The thing to keep in mind is that the people promoting this sea change in personal lending at the federal level, while they’re pushing ballot measures, and opposing 1161 at the state level are farther left than George McGovern when it comes to taking away freedom and consumer choice.  Even McGovern believed that we need to value the freedom to make our own decisions.

As I’d quoted before, McGovern noted ” Since leaving office I’ve written about public policy from a new perspective: outside looking in. I’ve come to realize that protecting freedom of choice in our everyday lives is essential to maintaining a healthy civil society.  Why do we think we are helping adult consumers by taking away their options? We don’t take away cars because we don’t like some people speeding. We allow state lotteries despite knowing some people are betting their grocery money. Everyone is exposed to economic risks of some kind. But we don’t operate mindlessly in trying to smooth out every theoretical wrinkle in life.”

Read that here. 

The vote today on House Bill 1161 comes down to a basic question with our economic system and our political beliefs. Either we value the freedom to make our own decisions free of government coercion, or we don’t.

Today legislators have a clear choice to make. They can vote for free enterprise, or they can vote for more government. It’s their choice.

7 Replies to “House Bill 1161: Today legislators can vote for free enterprise, or they can vote for more government. It’s their choice.”

  1. Steve Sibson

    Since we are now on a free enterprise kick, perhaps we should eliminate the GOED. in the name of free enterprise, and use that cost to fund teacher pay instead of raising sales tax 12.5%.

    1. Noddy Holder

      Add to the list of things to eliminate: airline subsidies for flights to places like Watertown that are just over an hour from an airport like Sioux Falls; state sales tax funding to buy railroads; federal funding for railroads that don’t cross state borders; and federal funding for pretty airport buildings like Pierre’s $13 million building that sees about 10 passengers a day.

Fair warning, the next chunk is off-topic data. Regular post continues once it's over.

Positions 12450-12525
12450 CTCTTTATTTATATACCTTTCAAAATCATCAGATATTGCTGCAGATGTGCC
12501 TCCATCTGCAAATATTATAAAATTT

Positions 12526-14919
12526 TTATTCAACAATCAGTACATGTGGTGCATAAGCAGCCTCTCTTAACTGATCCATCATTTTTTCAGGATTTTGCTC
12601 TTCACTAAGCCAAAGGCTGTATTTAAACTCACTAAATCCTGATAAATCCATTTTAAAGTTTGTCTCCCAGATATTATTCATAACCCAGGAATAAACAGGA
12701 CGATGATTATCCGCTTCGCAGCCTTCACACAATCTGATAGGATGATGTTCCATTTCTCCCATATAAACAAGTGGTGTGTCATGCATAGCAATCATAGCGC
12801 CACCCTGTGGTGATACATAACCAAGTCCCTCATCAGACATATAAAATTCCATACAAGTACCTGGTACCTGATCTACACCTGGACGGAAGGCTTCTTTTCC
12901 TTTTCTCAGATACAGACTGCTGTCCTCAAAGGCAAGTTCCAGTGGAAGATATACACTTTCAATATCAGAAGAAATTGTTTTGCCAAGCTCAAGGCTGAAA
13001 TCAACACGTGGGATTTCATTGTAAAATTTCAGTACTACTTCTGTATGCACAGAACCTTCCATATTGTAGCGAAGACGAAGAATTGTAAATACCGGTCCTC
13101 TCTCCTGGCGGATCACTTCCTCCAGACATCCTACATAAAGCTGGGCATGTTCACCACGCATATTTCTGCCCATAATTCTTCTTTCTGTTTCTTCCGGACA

2. PlanningStudent

    Republicans, or anyone for that matter can and should use their faith in deciding about anything. As a Catholic Republican I guess that’s where I find my way to restricting usury. As a Catholic Republican I find my way to repealing the death penalty. Usury seems to be a sin just like a lot of other things we restrict. I don’t know, maybe I’m wrong in my reading of Catholic teachings on usury.

    1. Inspector

      You do realize that “usury” in a biblical sense refers generally to the charging of any interest rate. If you have an interest bearing account you are a usurer. Get off the high horse, unregulated lending causes more harm than the brick and mortar shops.

    2. Pat Powers

      I just had this argument with a friend tonight. The biblical definition is anything more than 10%. So at 18%, 36% or whatever, it’s all biblically bad – even many car loans. So that renders the biblical argument useless.

  3. Curt Anderson

    Do you believe that predatory lending is ever possible; that people could actually be taken advantage of by unscrupulous companies? If so, would you really want a law that prohibits the state from being able to stop it??? I think this is a ‘big government’ move to circumvent the will of the people, which is way against conservative ideals. This really doesn’t pass the smell test to me, and if I were in the house, I wouldn’t want my name anywhere near this bill.